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Gallery: Bradley Wiggins falls short at Indoor Rowing Champs

Ben Tufnell
10 Dec 2017

Doubts about Wiggins's ambitions for a 2020 Olympic rowing spot as his 2,000m time places him outside junior podium

It was in June 2017 that Sir Bradley Wiggins publicly revealed his plans to try his hand at rowing and perhaps pursue a spot on the GB rowing team for Tokyo 2020.

Could he do it? Would he prove the doubters wrong and show himself as a genuine contender for the GB rowing team come Tokyo? 

Some, including two-time Olympic rowing gold medallist James Cracknell thought he might just have a chance. 

And so after six months of intense speculation came the day of reckoning and Wiggin’s first competitive rowing debut at the British indoor championships today, held fittingly at the London Olympic velodrome.

The result

The result? A non-performance.  

Frustratingly, we remain none the wiser to what his true potential might have been. Coach and mentor to Wiggins, double Olympic rowing gold medallist James Cracknell said prior to the event that he believed Wiggins was capable of between 6:01 and 6:05.

Under six minutes is generally considered a benchmark for aspiring heavyweight internationals, with the strongest going close to 5:40.0.

Entering the arena today, there was no bravado as a significantly beefed up Wiggins (now weighing close to 100kgs) approached the rowing machine to the biggest cheers of the day. Head down and subdued, he almost looked nervous. 

Thirty strokes in Wiggins, showing decent rhythm and technique, was maintaining around the 6:05 pace Cracknell had predicted, placing him roughly in the top ten.

In the noise and confusion however it seems Wiggins must have mis-heard the announcer calling a false start elsewhere on the floor, not intended for him.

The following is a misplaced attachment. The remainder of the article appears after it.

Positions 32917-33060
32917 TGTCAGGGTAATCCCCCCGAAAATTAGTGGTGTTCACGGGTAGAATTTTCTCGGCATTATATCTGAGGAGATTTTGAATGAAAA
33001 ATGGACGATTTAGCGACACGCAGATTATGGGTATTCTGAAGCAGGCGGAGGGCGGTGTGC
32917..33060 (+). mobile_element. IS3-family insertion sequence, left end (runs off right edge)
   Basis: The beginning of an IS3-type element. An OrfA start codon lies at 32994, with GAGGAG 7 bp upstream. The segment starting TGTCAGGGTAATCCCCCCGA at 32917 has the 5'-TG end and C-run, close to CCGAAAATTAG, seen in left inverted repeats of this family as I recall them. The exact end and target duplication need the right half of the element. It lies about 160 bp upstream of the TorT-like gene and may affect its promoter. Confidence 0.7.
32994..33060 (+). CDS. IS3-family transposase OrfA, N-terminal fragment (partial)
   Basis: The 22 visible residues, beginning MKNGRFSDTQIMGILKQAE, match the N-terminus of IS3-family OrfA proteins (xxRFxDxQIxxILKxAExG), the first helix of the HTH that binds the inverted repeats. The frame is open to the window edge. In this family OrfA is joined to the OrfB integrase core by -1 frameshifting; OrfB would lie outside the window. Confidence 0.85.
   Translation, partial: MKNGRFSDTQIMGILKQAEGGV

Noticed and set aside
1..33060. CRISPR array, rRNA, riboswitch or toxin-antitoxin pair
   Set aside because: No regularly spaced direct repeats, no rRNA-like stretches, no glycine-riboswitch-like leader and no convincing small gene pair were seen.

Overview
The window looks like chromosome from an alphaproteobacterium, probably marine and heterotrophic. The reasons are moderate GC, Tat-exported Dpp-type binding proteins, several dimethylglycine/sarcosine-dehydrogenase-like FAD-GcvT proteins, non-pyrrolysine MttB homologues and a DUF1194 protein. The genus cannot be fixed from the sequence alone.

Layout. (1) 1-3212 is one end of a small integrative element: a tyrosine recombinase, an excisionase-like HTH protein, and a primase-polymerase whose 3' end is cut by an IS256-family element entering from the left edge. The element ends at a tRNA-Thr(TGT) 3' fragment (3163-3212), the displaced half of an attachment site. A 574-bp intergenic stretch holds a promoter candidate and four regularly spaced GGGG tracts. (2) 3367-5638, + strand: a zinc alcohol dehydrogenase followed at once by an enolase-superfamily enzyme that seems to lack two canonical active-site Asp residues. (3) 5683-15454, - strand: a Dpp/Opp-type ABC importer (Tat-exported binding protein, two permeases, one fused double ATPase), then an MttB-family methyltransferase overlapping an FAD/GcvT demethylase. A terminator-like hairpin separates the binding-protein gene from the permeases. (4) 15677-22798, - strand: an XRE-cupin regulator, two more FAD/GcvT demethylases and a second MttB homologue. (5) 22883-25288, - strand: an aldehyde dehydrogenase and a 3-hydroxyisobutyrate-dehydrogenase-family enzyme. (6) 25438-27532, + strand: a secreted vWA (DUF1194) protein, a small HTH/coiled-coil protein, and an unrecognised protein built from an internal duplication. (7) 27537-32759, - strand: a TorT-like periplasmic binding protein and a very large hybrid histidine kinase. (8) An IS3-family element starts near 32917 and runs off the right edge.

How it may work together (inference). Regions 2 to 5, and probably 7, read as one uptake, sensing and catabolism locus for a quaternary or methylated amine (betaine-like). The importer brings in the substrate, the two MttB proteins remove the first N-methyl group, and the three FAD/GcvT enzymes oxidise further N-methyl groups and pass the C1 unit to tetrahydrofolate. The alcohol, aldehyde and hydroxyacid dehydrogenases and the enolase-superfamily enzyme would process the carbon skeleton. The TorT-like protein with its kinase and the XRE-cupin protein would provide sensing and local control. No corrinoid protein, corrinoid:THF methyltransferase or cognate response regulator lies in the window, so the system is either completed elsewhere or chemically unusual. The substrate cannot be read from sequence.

Backing off for a stroke about 200m in before realising and getting back on to his rhythym, it seemed enough to throw him off for the rest of the piece.

While the inadvertent pause for a stroke should have only cost him a second or so at most, Wiggins’ pace gradually faded as it became clear his heart was no longer in it, and he did not attempt any sort of sprint at the finish. This was perhaps where his inexperience showed.

The '2K' test can be as much mental as it is intensely physical and a more seasoned rower may have been abe to put the momentary wobble behind them and still put in a decent time. As it was, Wiggins, finished 20 seconds behind his target.

Finishing in 6.22.5 - a time that wouldn’t place him on the podium in the junior category let alone open heavyweight - an obviously frustrated Wiggins simply shook his head and swiftly exited the arena having clearly not fully exerted himself.

Ultimately Wiggins placed 21st out of 99 entrants, which for a first attempt is not bad. However many top GB athletes were absent and he was over thirty seconds behind winner Adam Neil of the GB Rowing team who managed 5:48.2.

That's a significant gap in a six minute race.

So what does it all mean for Wiggins's fledgling rowing career? There has been an air of mystery to the entire project, and with a dejected Wiggins declining to comment post race we wondered whether his rowing career was already at an end.

However he later commented on instagram that he would return next year '12 months stronger' so the dream isn't over for now.

However, for Tokyo 2020, all bets are very much off. There's clearly a lot to learn for the five time Olympic gold medallist as he adapts to a new sport.

He has a lot of ground to make up to make the standard physiologically, before we even consider the technical demands of the sport.

Ben Tufnell is an ex-international rower and editor of Row360 magazine, and a keen cyclist